Gwybodaeth Modiwlau

Module Identifier
Module Title
Studying the Dynamic Countryside
Academic Year
Semester 2
Mutually Exclusive
Other Staff

Course Delivery

Delivery Type Delivery length / details
Lecture 2 x 1 hour lectures (2 hours)
Other 5 day field course not timetabled (45 hours)


Assessment Type Assessment length / details Proportion
Semester Assessment Day one report.  20%
Semester Assessment Day two report.  20%
Semester Assessment Day three report.  20%
Semester Assessment Day four report.  20%
Semester Assessment Day five report.  20%
Supplementary Assessment Students must take elements of assessment equivalent to those that led to failure of the module.  100%

Learning Outcomes

On successful completion of this module students should be able to:

1. Interpret, through field observation, the development of key landscapes and habitats in relation to environmental factors and historic and current management practices.

2. Apply appropriate field techniques to describe and quantify the distribution and abundance patterns of organism in relation to environmental factors.

3. Analyse and interpret field observations in an appropriate manner, producing a report using scientific terminology and style.

Brief description

The module consists of a residential 4-6 day field course. The module is intended to develop the student's ability to interpret landscapes and habitats in relation to the variety of factors that have contributed to their development. The complex interrelationships between geology, geography, history and current management practice will be explored. Practical application of field study techniques will help develop an understanding of fundamental ecological processes within a range of key habitats.



The exact content may vary according to the location used for the field course but is likely to include:

Factors determining distribution and abundance patterns of organisms in a range of habitats.
Management of habitats to achieve a range of ecosystem services.
Interrelationships between natural factors and human activities in development of a range of landscapes.
Forces for change in the countryside.
Application of practical techniques for field recording of ecological and environmental data.

Module Skills

Skills Type Skills details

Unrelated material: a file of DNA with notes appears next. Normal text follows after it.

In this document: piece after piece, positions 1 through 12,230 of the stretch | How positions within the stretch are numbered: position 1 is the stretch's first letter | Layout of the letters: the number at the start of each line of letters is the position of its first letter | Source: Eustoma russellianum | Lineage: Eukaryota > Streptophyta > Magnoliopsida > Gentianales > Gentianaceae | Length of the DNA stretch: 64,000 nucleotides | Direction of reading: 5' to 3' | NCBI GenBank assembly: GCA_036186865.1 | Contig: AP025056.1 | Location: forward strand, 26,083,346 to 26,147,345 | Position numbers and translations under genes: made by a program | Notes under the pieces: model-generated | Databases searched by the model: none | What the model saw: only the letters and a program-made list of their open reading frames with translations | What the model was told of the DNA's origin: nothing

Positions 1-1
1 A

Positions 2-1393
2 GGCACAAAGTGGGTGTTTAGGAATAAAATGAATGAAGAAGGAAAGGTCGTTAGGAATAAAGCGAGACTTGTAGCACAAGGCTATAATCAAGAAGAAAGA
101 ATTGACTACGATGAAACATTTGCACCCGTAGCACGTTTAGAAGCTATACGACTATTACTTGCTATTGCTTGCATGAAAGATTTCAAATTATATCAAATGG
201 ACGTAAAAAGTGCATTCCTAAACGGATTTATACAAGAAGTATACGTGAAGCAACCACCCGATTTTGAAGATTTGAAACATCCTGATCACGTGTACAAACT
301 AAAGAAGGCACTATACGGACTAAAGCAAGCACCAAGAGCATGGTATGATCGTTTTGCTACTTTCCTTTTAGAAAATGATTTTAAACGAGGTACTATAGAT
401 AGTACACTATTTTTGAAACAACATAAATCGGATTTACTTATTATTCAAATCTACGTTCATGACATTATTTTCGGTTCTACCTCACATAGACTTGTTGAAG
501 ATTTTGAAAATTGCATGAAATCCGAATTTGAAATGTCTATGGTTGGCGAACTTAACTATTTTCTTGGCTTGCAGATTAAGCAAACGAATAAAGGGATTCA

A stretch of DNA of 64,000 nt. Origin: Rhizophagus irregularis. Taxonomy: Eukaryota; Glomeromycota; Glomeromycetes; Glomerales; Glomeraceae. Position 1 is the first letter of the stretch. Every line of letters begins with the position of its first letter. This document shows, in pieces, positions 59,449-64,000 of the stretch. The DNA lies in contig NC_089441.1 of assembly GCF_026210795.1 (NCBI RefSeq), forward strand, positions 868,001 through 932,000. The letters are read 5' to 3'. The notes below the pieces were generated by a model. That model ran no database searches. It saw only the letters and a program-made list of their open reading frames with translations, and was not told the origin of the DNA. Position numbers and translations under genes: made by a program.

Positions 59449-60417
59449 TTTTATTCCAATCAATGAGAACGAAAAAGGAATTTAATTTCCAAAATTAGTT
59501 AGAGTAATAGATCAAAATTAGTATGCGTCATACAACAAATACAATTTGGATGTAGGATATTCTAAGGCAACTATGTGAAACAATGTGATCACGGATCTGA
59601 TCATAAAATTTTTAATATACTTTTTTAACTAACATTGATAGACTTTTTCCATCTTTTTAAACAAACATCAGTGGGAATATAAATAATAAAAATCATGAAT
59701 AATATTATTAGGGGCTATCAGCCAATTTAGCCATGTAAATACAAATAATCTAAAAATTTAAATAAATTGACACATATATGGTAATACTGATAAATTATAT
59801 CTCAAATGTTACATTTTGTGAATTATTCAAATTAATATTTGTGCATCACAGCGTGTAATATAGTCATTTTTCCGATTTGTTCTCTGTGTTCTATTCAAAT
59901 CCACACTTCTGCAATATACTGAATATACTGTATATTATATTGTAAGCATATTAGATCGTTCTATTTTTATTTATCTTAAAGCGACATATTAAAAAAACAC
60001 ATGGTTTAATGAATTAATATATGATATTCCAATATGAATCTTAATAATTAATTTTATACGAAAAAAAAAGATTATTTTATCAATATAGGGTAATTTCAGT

Application of Number Numerical field data will be collected, displayed and analysed.
Communication The field reports must be submitted in an appropriate scientific style.
Improving own Learning and Performance As the module will take the form of an intensive residential field course, a high level of organisation and personal responsibility will be required of the participants.
Personal Development and Career planning Field visits are likely to involve opportunities for discussion of current issues in management of the countryside related to careers for graduates. There may be opportunities to meet with individuals inolved in the management of sites.
Research skills Collection, analysis and interpretation of field data.
Team work Field data collection will take place in small groups who will be responsible for reporting back results to the whole class. The residential nature of the field course will require students to operate in a 'community' environment.

Reading List

General Text
Chapman J L and Reiss, M J (1992) Ecology: Principles and application Cambridge University Press Primo search Fitter R, Fitter A and Blamey M (1996) Collins pocket guide: wildflowers of Britain and Northern Europe 5th edition Harper Collins Primo search Rackham O (1994) The illustrated history of the countryside Weidenfeld and Nicholson Primo search Rieley, J O and Page, S E (1990) Ecology of plant communities - a phytosociological account of the British vegetation Weidenfeld and Nicholson Primo search Rose, F (1981) The wildflower key Warne Primo search Toghill, P (2000) The geology of Britain: an introduction Swan Hill Primo search


This module is at CQFW Level 4